Interestingly, when Victor speaks of his laboratory triumph, his  intricate language deserts him because he cannot properly describe the experience. This is an unexpected failing from a man so determined to pursue rational science and explain himself. It provides striking evidence of an intentional presentation of a moral duality within one man, and it overshadows the literal description of the mechanics of the operation. “Victor falls into a ‘trance’…in his ‘work-shop of filthy creation’ he loses ‘all soul or sensation’…It is almost a parody of the loss of self in the Christian ideal” (Levine, Knoepflmacher 6). Victor falls, in fact, into many “trances” during his creative processes, losing actual consciousness of what he himself is doing. This strongly suggests a Freudian submersion into an id state, and the terror later related by Frankenstein is reminiscent of the fear individuals face when confronting their subconscious in intense therapies.

In the extreme settings of the novel, and in particular the frozen expanse of the North Pole where Victor and his “demon” confront one another, so too does Shelley establish a dream landscape wholly in keeping with the theme of primal conflict within one man. The electricity of Frankenstein’s laboratory is “fire”; the tundra is ice. Here Shelley blatantly reveals how she is contrasting the essentially discordant elements of man. He is cool and refined, with cultural aspirations, but he also has a dark and mysterious core.

The Monster

To further enforce the thesis that monster and man are in fact the same being, the most weighty evidence stems from the creature himself. Appearing as an actual figure some time after his more horrible actions have been committed, he is a startling image of his own creator.

Most surprising to those originally familiar with the Frankenstein tale as rendered in film is how beautifully well-spoken the monster is: “How, then, must I be hated, who am miserable beyond all living things! Yet you, my creator, detest and spurn me, thy creature, to whom thou art bound by ties only dissoluble by the annihilation of one of us” (Shelley 136). Moreover, the monster is a good deal more than articulate. He is shrewd, and he deftly executes a bargain for a mate to be similarly manufactured for himself.

Everything within this lengthy and pivotal passage in the novel may be read as an inner monologue. The monster refers to himself and Victor as “creature” and “creator”, a link made use of elsewhere and one that highlights the shared identity of the two. Then, the heated exchange between them reads very much like a transcribed internal conflict; the self appears to be arguing with itself, and matching each point in a manner that the opponent seems to anticipate, no matter how painful the consequences. This dialogue between Victor Frankenstein and his creation, set in a frozen wasteland of utter isolation, is a textbook confrontation between ego and id, and particularly so when the object of the creature’s bargaining is made clear: a mate.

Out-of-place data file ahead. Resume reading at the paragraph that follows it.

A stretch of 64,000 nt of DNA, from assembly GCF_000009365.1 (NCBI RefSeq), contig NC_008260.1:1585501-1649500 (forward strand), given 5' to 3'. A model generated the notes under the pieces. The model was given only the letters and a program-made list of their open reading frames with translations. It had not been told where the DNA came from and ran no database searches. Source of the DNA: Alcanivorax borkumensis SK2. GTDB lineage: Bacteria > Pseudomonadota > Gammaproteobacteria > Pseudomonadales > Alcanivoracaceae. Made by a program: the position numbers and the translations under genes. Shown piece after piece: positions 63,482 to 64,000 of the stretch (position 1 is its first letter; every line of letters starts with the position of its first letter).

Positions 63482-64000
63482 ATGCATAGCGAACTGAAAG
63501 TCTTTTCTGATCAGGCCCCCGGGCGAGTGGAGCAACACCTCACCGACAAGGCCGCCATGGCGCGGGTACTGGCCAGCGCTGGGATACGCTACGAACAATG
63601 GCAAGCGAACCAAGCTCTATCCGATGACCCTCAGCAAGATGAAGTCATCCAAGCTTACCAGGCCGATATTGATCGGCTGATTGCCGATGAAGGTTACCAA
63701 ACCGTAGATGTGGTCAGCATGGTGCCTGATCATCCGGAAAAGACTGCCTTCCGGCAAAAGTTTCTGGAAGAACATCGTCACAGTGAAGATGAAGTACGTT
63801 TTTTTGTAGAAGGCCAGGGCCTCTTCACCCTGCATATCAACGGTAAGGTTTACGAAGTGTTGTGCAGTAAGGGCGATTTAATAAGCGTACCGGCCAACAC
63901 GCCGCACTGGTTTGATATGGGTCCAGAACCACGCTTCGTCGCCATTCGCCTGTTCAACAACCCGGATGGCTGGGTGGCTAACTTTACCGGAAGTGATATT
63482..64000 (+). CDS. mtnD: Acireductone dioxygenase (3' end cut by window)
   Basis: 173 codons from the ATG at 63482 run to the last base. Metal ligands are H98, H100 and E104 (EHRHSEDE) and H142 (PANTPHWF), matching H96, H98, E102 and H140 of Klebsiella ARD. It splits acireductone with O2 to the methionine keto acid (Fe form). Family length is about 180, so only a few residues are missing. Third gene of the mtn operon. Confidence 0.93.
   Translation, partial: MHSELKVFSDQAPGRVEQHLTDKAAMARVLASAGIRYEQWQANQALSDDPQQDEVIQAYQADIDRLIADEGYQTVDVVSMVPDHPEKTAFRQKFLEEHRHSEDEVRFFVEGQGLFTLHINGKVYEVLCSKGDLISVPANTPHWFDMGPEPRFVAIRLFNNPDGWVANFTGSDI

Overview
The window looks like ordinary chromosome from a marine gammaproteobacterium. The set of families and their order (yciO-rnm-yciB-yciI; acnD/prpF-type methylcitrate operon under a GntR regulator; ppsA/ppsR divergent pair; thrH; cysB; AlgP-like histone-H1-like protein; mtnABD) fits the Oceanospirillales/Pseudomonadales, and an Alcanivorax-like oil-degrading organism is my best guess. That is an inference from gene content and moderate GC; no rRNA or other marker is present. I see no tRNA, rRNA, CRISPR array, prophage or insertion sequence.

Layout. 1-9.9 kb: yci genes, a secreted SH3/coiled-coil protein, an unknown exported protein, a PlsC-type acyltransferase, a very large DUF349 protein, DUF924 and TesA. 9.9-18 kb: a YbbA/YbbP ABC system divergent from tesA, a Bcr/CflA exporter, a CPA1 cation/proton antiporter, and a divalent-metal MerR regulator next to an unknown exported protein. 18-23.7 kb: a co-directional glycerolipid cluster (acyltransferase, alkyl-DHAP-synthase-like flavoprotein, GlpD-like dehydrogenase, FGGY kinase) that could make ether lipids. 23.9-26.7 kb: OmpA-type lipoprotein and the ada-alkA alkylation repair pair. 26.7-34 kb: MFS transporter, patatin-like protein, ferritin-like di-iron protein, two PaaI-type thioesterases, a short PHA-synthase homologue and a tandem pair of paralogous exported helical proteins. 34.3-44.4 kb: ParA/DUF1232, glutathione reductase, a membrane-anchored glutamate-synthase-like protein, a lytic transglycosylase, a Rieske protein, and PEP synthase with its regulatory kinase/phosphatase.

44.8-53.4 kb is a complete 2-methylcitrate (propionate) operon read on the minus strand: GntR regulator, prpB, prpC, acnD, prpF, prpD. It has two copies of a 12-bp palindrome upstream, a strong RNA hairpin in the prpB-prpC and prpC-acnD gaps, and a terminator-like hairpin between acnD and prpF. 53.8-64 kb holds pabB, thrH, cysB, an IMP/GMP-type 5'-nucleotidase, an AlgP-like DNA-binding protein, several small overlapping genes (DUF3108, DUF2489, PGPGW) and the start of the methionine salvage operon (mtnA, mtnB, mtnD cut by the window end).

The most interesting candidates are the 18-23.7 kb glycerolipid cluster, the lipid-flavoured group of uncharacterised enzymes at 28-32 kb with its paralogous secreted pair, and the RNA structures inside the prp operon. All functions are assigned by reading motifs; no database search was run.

Beyond this lies the solid fact of the monster’s inescapable presence. Once created, he is in a sense always with Victor, and the latter conveys often his despair at never being free of this “creature”. It is a true haunting of a suppressed self for, even as Frankenstein travels to escape his anguish later in the novel, he knows he is shadowed, as indeed he is. The creatures declares to him, “I left Switzerland with you; I crept along the shores of the Rhine…I have dwelt many months in the heaths of England, and among the deserts of Scotland…” (Shelley 235). He actually catalogues the journeys the reader has taken with Victor, and the distinct impression given, and clearly at the heart of Frankenstein’s despair, is that the two are indeed bound unto death as one.

Conclusion

“A critical discussion of Frankenstein needs to begin from a critical insight first recorded by Richard Church and Muriel Spark: the monster and his creator are antithetical halves of a single being” (Bloom 2). That Church and Spark, both 20th century writers, were the first to so suggest this is revealing. It indicates that only a post-Freudian perspective could so assess the novel.

No matter when the interpretation was initially presented, however, the object of Shelley’s work is nonetheless evident. Her own life and circumstances were highly favorable to an introspective examination of the real nature of man, as well as to whatever darkness might emerge from it; the body of the book is composed in a subjective, florid, and alternately rational and baffled style, indicating a deeply conflicted central character; and the creature of the book, tellingly never given any actual name of his own, echoes the protagonist’s speech and intelligence and haunts him like an inner demon.  In Mary Wollstonecraft Shelley’s 1818 novel, Frankenstein, the monster brought to life by Victor Frankenstein represents the primitive, dark nature within Frankenstein himself.

Works Cited             

Bloom, H.  Mary Shelley’s Frankenstein. New York, NY: Chelsea House, 2006.

Dougherty, C. Prometheus. New York, NY: Routledge, 2006. Print.

Levine, G.L., and Knoepflmacher, U.C.  The Endurance of Frankenstein: Essays on Mary Shelley’s Novel. Berkeley, CA: University of California Press, 1979. Print.

Schor, E.H. The Cambridge Companion to Mary Shelley. New York, NY: Cambridge University Press, 2004. Print.

Shelley, M.W. Frankenstein, or, The Modern Prometheus. London, UK: George Routledge and Sons, Limited, 1891. Print.

Sofroniou, A. Moral Philosophy: The Ethical Approach Through the Ages. Swindon, UK: PsySys Limited, 2003. Print.